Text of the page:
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Photo: Graeme Jennings-Pool/Getty Images

House Speaker Nancy Pelosi (D-Calif.) defended the Democrats' $3 trillion coronavirus relief proposal on Wednesday, telling AP in an interview that the pandemic is the "biggest disaster that our country has ever faced.”

The big picture: Pelosi said Congress needs to address the crisis "in a big way." She conceded the current proposal is a starting point for potential negotiations with President Trump and Republicans, who weren't involved in crafting the bill and have already soundly rejected it.

If passed, the bill would be the largest spending package in U.S. history. Senate Majority Leader Mitch McConnell on Tuesday balked at the idea of adding to the national debt after Congress passed the $2 trillion CARES Act in March, saying he is "assessing the effectiveness of that before deciding to go forward."

  • "Well, it's interesting to see what they're saying, becoming now, renewing their fiscal hawk positions that they can barely remember. I have confidence in going big with what we do," Pelosi told MSNBC Monday.
  • "When I saw them give a $2 trillion addition to the national debt in order to give 83 percent of the benefits to the top one percent, that was so irresponsible in terms of it did nothing for the economy except heap mountains of debt on our children," she added, referring to the 2017 Republican tax cut.

Between the lines: Pelosi received some backup for her spending wishes from Federal Reserve chairman Jerome Powell, who warned on Wednesday of long-term economic damage without additional stimulus. Powell has previously urged Pelosi to "think big" on stimulus while interest rates are near zero.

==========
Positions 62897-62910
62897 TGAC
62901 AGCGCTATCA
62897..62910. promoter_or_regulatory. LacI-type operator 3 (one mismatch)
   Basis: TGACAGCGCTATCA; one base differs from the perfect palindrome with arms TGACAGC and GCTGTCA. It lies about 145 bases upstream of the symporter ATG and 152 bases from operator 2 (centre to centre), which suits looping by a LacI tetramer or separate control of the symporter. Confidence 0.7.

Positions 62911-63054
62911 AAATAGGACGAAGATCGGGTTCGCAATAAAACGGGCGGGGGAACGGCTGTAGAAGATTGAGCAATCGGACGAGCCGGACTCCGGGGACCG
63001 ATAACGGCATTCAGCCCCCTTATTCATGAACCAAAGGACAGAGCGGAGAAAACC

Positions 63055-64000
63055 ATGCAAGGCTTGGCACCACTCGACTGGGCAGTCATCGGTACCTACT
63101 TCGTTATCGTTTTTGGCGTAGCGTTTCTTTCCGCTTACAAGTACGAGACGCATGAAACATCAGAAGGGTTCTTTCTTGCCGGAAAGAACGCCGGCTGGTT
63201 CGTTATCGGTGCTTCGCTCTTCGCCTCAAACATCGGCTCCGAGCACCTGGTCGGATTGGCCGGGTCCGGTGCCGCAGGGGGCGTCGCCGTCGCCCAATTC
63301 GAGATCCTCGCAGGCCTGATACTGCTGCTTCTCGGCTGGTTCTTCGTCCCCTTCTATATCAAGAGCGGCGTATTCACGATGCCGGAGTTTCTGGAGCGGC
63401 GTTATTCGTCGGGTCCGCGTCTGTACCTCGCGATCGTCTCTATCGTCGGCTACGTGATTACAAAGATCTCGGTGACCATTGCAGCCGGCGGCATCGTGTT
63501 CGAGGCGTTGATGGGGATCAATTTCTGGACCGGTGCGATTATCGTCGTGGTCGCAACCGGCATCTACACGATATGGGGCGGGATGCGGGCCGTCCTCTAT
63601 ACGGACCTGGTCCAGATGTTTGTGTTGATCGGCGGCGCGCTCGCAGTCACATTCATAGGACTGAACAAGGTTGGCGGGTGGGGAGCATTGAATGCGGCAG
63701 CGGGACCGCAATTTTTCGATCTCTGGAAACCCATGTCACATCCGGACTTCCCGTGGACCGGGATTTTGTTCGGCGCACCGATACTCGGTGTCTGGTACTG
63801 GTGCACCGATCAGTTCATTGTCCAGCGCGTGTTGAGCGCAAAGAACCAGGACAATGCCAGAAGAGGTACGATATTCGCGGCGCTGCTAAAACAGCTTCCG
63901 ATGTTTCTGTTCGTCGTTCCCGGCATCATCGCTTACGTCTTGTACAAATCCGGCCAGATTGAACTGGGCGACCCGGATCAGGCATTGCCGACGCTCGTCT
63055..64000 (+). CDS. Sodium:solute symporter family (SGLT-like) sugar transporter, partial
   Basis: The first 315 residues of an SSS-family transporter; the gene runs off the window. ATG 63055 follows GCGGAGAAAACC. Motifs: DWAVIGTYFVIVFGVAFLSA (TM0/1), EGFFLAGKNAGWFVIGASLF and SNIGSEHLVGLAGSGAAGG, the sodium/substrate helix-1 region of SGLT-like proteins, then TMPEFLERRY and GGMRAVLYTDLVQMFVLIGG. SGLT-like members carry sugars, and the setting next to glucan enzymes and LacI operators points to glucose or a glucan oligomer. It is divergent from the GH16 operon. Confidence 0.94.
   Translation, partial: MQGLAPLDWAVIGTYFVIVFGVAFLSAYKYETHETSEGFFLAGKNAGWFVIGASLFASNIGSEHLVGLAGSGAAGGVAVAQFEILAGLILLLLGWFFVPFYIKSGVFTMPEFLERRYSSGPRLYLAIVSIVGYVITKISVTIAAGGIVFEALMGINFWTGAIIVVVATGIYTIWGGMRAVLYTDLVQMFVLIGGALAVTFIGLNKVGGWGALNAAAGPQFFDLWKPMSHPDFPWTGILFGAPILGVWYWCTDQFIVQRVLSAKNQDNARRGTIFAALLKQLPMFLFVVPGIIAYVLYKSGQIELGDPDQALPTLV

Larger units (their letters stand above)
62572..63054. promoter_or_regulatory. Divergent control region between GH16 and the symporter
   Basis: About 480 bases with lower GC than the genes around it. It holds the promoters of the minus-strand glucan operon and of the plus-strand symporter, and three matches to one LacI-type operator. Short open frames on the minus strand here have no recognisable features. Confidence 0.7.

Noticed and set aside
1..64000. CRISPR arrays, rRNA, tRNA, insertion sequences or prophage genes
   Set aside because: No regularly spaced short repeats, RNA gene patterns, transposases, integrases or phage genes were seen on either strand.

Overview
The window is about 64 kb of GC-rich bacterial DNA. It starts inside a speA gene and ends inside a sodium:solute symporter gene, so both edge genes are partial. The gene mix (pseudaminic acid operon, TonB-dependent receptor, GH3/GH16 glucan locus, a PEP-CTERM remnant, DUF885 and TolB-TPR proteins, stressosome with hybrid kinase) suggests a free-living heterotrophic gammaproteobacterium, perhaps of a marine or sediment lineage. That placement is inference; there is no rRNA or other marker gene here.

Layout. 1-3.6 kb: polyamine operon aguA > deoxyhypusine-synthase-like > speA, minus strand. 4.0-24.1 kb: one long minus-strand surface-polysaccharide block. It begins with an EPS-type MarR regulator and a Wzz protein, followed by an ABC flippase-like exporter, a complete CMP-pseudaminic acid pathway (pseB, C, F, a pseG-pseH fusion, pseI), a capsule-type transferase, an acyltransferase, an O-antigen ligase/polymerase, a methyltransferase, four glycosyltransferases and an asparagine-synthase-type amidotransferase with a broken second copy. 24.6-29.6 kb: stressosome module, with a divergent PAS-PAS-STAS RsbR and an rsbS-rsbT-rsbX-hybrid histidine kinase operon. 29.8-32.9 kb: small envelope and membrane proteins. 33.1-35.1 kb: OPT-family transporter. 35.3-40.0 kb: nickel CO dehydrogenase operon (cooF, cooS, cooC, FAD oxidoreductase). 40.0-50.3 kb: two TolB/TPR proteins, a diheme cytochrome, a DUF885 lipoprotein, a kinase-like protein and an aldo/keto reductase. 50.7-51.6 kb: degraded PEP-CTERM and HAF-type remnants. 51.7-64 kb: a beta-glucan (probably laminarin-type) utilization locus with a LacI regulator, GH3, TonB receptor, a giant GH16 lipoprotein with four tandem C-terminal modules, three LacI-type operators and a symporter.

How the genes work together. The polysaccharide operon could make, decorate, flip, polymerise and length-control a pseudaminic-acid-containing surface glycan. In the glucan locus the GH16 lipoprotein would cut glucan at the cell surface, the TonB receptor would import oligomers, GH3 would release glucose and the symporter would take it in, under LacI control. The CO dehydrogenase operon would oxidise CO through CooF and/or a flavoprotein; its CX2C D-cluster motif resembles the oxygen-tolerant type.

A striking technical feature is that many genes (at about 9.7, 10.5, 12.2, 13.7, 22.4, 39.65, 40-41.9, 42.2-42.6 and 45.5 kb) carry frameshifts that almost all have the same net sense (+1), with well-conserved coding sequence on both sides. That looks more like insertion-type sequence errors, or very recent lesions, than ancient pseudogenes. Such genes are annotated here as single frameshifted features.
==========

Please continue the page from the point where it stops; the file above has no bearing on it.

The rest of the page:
What she's saying: “The president calls it a war — we’re all warriors, that people are dying in the war. No these are family, and people are dying in the family.”

  • “The American people are worth it,” Pelosi added.

Go deeper

Rand Paul: No incentive to open economy "if you soften the amount of suffering"

Sen. Rand Paul (R-Ky.) told Fox News Wednesday that he opposes Congress passing more stimulus funding because "if you give people money and you make it less painful to be in a recession," governors "will not have an incentive" to reopen the economy.

Why it matters: Republicans and Democrats remain deadlocked over the next coronavirus stimulus package. The Trump administration has said it is willing to pass a bill at a lower price tag than House Democrats' $3 trillion proposal, but some Republicans — like Paul and other deficit hawks — have said there is no need.

Pelosi says postmaster general won't commit to reversing USPS changes

Nancy Pelosi. Photo: Chip Somodevilla/Getty Images

House Speaker Nancy Pelosi called out Postmaster General Louis DeJoy on Wednesday, saying his alleged suspension of operational changes and cost-cutting "is wholly insufficient and does not reverse damage already wreaked."

The big picture: Pelosi said that a conversation with DeJoy revealed the USPS has no intention of replacing the sorting machines, mailboxes and other mail infrastructure that has already been removed. On Tuesday, DeJoy promised to halt changes until after the 2020 election, a move Pelosi criticized as "misleading."

Scoop: Biden weighs retired general Lloyd Austin for Pentagon chief

Lloyd Austin testifying before Congress in 2015. Photo: Chip Somodevilla/Getty Images

Joe Biden is considering retired four-star general Lloyd Austin as his nominee for Defense secretary, adding him to a shortlist that includes Jeh Johnson, Tammy Duckworth and Michele Flournoy, two sources with direct knowledge of the decision-making tell Axios.

Why it matters: A nominee for Pentagon chief was noticeably absent when the president-elect rolled out his national security team Tuesday. Flournoy had been widely seen as the likely pick, but Axios is told other factors — race, experience, Biden's comfort level — have come into play.